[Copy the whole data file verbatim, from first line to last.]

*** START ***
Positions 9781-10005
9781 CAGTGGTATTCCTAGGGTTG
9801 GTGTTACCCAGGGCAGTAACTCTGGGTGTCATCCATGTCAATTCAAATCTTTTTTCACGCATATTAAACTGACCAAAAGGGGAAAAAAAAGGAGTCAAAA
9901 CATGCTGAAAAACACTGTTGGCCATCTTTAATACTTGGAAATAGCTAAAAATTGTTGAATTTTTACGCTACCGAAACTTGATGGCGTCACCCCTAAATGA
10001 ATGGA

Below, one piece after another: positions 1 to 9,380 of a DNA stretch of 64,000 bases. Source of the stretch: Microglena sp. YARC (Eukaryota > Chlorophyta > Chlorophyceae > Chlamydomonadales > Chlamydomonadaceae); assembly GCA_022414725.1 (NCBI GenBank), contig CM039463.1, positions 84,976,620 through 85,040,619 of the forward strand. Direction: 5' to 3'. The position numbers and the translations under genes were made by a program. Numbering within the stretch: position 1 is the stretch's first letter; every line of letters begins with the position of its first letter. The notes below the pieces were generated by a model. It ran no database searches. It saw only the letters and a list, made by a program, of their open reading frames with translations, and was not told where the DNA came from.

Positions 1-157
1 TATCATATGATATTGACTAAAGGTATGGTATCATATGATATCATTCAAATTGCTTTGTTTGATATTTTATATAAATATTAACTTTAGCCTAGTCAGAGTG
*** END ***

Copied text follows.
Positions 9781-10005
9781 CAGTGGTATTCCTAGGGTTG
9801 GTGTTACCCAGGGCAGTAACTCTGGGTGTCATCCATGTCAATTCAAATCTTTTTTCACGCATATTAAACTGACCAAAAGGGGAAAAAAAAGGAGTCAAAA
9901 CATGCTGAAAAACACTGTTGGCCATCTTTAATACTTGGAAATAGCTAAAAATTGTTGAATTTTTACGCTACCGAAACTTGATGGCGTCACCCCTAAATGA
10001 ATGGA

Below, one piece after another: positions 1 to 9,380 of a DNA stretch of 64,000 bases. Source of the stretch: Microglena sp. YARC (Eukaryota > Chlorophyta > Chlorophyceae > Chlamydomonadales > Chlamydomonadaceae); assembly GCA_022414725.1 (NCBI GenBank), contig CM039463.1, positions 84,976,620 through 85,040,619 of the forward strand. Direction: 5' to 3'. The position numbers and the translations under genes were made by a program. Numbering within the stretch: position 1 is the stretch's first letter; every line of letters begins with the position of its first letter. The notes below the pieces were generated by a model. It ran no database searches. It saw only the letters and a list, made by a program, of their open reading frames with translations, and was not told where the DNA came from.

Positions 1-157
1 TATCATATGATATTGACTAAAGGTATGGTATCATATGATATCATTCAAATTGCTTTGTTTGATATTTTATATAAATATTAACTTTAGCCTAGTCAGAGTG